On 13 October 2016, the House of Lords will debate the cultural, civil and educational significance of local libraries and independent bookshops in the United Kingdom.
It is argued that public libraries have a number of societal benefits. Public libraries can help promote literacy among children and adults by providing a number of services, such as book clubs and reading programmes. They can also help improve people’s digital literacy by providing access to the internet and computer technology, and through running digital skills classes. Moreover, some studies have found a relationship between regular library use and the reporting of good health. A number of public libraries also provide health-related services, such ‘Reading Well Books on Prescription’ scheme that provides books for people with mental health conditions. In addition, it has been suggested that public libraries can help promote prosperity by running services to help jobseekers, such as CV workshops, and by providing information to help businesses start and grow.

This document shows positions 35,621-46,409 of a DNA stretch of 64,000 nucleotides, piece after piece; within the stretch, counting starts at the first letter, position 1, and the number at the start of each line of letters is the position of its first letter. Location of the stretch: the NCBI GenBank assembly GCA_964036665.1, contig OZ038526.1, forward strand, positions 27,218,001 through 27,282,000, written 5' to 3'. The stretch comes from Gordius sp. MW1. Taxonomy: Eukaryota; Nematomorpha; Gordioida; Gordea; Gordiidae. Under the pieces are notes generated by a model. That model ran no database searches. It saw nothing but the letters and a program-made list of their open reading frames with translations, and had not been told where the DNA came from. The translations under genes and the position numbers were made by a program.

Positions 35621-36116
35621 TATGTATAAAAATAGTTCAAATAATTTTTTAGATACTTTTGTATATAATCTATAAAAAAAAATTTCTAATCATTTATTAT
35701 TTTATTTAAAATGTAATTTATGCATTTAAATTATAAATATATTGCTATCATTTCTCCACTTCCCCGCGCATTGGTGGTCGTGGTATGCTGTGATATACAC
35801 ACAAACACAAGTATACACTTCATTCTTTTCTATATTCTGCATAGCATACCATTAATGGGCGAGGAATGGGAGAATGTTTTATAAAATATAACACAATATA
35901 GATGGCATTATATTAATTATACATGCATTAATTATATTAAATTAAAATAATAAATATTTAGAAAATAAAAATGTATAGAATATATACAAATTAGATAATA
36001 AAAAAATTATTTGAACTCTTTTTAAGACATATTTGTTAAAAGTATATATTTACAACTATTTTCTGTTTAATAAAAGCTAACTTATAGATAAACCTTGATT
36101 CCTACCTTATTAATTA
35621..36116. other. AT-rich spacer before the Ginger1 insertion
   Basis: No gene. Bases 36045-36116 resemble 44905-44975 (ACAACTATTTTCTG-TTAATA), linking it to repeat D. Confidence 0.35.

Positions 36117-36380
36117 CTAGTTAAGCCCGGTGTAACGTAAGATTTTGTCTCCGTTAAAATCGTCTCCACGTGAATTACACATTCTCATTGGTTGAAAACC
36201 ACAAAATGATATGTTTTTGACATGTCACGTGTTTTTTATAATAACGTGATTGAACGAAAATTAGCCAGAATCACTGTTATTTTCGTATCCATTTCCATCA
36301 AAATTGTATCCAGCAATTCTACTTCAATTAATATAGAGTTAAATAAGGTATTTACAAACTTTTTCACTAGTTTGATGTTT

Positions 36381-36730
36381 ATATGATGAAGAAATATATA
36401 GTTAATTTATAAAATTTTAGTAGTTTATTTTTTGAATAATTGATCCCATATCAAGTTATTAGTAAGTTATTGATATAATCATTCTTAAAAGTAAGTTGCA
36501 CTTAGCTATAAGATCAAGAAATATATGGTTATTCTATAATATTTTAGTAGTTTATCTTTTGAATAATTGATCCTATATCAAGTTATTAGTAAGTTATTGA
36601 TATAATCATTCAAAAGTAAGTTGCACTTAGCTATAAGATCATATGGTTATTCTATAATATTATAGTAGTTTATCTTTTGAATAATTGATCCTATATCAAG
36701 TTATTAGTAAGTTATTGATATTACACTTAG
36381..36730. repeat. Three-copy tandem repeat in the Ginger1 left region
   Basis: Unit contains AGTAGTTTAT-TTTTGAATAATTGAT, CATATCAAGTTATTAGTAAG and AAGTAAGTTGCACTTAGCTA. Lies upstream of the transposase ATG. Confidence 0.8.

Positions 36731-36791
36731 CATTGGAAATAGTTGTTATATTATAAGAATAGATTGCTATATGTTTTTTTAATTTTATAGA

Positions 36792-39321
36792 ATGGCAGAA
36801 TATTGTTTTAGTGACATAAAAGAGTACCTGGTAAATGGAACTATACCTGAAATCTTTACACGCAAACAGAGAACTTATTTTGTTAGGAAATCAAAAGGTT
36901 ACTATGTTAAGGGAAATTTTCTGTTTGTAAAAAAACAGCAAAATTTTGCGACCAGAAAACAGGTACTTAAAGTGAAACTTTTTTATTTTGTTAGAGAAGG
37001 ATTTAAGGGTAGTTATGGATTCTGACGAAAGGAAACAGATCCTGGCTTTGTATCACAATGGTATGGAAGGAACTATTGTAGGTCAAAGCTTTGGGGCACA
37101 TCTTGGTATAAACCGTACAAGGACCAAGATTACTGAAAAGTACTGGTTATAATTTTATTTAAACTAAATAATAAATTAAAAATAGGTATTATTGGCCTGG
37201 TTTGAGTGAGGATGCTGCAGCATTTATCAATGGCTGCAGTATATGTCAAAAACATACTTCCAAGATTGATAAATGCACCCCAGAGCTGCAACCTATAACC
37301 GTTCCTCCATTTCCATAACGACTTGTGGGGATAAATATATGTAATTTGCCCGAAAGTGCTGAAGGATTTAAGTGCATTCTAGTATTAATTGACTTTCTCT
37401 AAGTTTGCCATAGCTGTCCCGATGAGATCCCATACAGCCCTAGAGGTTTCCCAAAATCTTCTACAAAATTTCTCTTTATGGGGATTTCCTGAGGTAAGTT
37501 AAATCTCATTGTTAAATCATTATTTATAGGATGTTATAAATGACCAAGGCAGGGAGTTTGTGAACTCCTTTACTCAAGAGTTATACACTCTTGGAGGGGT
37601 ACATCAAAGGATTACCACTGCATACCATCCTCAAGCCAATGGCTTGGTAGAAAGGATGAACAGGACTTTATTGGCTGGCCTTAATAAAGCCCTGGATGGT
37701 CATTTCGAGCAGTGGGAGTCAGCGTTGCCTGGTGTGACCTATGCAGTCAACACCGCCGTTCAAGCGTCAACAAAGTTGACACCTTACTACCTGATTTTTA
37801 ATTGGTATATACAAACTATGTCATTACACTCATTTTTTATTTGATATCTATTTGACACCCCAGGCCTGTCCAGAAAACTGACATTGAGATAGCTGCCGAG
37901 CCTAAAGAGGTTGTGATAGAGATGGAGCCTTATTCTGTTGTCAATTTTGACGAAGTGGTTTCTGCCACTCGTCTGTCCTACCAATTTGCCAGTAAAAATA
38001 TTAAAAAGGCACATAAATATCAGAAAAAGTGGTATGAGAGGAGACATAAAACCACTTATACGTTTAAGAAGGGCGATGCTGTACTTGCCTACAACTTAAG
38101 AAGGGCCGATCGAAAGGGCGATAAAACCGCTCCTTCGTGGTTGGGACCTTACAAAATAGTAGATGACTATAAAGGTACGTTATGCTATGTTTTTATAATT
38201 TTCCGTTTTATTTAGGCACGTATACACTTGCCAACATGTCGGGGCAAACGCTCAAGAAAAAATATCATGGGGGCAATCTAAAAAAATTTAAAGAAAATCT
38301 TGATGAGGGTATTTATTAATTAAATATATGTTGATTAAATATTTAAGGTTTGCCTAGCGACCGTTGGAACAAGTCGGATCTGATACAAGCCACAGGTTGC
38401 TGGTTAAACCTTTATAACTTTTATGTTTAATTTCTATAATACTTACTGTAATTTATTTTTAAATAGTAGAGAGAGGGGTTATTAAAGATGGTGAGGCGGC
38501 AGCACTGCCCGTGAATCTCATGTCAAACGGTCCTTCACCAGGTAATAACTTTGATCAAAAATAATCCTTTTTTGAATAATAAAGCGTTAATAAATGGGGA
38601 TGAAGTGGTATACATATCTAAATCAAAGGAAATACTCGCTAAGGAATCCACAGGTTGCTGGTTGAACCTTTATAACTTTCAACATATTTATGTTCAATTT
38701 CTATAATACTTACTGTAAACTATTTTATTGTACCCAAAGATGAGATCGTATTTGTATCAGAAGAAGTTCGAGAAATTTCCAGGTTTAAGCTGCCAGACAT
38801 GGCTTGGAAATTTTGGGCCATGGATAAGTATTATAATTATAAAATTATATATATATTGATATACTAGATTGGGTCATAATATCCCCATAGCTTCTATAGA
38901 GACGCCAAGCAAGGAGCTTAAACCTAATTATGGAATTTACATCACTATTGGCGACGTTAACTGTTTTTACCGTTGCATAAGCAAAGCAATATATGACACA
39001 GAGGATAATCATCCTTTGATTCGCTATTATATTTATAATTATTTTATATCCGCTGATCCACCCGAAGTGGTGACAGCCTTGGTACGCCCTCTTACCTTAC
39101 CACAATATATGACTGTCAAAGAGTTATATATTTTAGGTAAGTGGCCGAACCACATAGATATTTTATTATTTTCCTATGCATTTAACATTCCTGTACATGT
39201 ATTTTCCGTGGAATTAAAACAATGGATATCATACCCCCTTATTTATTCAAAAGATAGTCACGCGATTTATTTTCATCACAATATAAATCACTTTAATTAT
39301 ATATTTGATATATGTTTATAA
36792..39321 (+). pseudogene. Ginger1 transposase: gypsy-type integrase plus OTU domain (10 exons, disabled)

Similarly, arguments are made about the importance of independent bookshops. For example, the Bookseller’s Association has argued that bookshops can help promote literacy, excellence in academic research, enrich the UK’s culture, and the organisation has also emphasised that bookshops help ensure that the UK’s high streets thrive.
The provision of public library services in England and Wales are underpinned by the Public Libraries and Museums Act 1964. Under this Act, local authorities have a statutory duty to provide “comprehensive and efficient” library services. The Department for Culture, Media and Sport explains that it is up to local authorities to determine how library services meet local needs.
According to figures released by the Chartered Institute of Public Finance and Accountancy (CIPFA), there were 3,917 libraries in 2014/15 in Great Britain compared to 4,023 in 2013/14. In 2012, the House of Commons Culture, Media and Sport Committee published a report on library closures that argued that a number of local councils were potentially failing their statutory duty to provide a ‘comprehensive and efficient’ service. In December 2015, the Chartered Institute of Library and Information Professionals (CILIP) launched its ‘My Library By Right’, campaign for the right to a quality library.
This Library briefing presents some of the arguments made in support of local libraries and independent bookshops. It provides background about the history of public libraries, legislation governing its provision and statistics on public libraries and independent bookshops. It concludes by highlighting some recent developments in these areas.